Yes they may be smart but I have been known to loose clarity of thinking when excited as well...
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Old 27-02-2010, 11:10   #108
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Yes they may be smart but I have been known to loose clarity of thinking when excited as well...
They're not the only ones...
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Old 27-02-2010, 11:18   #109
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Another reason not to play with killer whales

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Old 27-02-2010, 11:32   #110
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Your not the only one...

There I fixed it for you...


I dont know how to do that crossing out trick.
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Old 27-02-2010, 18:47   #111
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There I fixed it for you...


I dont know how to do that
HTML Code:
<s>crossing out</s>
trick.
You use wrap the section with an html tag and then apply <s>around the section</s> I think. If it worked in the quote then that's how.
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Old 27-02-2010, 18:48   #112
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Guess not!
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Old 27-02-2010, 18:51   #113
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Guess not!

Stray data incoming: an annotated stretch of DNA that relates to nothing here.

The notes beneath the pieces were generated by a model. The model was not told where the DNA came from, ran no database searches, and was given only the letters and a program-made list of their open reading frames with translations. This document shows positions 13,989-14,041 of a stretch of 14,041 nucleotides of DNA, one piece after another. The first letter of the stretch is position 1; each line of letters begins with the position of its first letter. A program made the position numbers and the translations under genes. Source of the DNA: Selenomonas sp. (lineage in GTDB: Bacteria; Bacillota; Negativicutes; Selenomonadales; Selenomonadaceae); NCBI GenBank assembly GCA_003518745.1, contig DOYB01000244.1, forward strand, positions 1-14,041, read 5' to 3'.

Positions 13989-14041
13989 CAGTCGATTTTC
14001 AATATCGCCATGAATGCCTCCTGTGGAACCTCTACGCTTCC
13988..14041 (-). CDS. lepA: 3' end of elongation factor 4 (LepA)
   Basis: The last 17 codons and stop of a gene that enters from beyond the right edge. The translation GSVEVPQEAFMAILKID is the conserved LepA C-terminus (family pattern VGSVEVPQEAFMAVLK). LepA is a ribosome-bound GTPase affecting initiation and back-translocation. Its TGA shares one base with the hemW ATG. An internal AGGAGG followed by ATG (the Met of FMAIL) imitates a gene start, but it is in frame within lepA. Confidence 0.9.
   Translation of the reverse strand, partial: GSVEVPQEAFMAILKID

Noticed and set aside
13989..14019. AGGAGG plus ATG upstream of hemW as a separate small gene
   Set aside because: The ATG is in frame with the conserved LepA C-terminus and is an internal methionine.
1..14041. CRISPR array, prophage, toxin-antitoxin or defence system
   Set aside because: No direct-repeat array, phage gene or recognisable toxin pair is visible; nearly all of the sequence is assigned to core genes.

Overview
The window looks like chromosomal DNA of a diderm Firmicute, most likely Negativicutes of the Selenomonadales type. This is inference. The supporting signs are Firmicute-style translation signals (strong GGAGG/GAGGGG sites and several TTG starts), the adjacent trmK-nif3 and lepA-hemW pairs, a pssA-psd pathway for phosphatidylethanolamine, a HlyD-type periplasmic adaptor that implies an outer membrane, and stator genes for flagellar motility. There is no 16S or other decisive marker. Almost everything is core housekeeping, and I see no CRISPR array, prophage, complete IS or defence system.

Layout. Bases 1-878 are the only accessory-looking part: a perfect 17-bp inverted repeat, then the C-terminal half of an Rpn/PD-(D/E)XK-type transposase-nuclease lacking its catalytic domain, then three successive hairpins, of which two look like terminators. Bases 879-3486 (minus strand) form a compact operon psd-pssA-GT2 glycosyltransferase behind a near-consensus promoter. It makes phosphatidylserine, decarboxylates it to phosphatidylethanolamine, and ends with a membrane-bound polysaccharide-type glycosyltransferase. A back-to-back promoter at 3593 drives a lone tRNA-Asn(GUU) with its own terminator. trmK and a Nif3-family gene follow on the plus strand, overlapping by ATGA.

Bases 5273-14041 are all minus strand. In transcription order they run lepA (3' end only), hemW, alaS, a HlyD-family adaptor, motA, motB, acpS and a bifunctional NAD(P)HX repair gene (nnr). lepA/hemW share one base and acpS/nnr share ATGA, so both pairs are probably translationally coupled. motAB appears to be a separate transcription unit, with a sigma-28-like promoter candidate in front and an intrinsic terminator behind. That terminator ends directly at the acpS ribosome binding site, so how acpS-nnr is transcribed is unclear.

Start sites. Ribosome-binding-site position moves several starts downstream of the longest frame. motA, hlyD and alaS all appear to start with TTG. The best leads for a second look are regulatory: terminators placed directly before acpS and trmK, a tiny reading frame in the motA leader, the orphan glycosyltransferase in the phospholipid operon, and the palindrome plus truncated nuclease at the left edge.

It's the button on the right looks like ABC
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Old 27-02-2010, 19:14   #114
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There I fixed it for you...
Thank you!
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Old 27-02-2010, 19:22   #115
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It's the button on the right looks likeABC

COOL!....I feel so powerfull now!
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Old 27-02-2010, 23:19   #116
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More Spouting Here Than at SeaWorld

A lot of assumptions and a lot of moral posturing here which rests on very weak foundations.
  1. We don't know what animals think, or if they are self-aware, or if they reflect on their actions like human beings do. We don't even understand the nature of our own consciousness, let alone that of other orders of life. Lots of anthropomorphizing here. Intentional Drifter has been the most honest agnostic about this, as he has about the idea of intelligence and what it might be in cetacea. I don't believe attributing dark motives like revenge to them can be substantiated by any empirical observation. The idea of "suffering" is inherently subjective, as it seems to me that suffering requires self-awareness and is modified by psychological factors, while pain is a purely physical phenomenon.
  2. Animals are not persons in any legal, or any philosophical senses that I am aware of. Talk of "murder" is way over the top because of this category error. Slaughter, as distasteful as it is to most, is a more accurate term. The outrage knob must be turned down a couple of notches, then.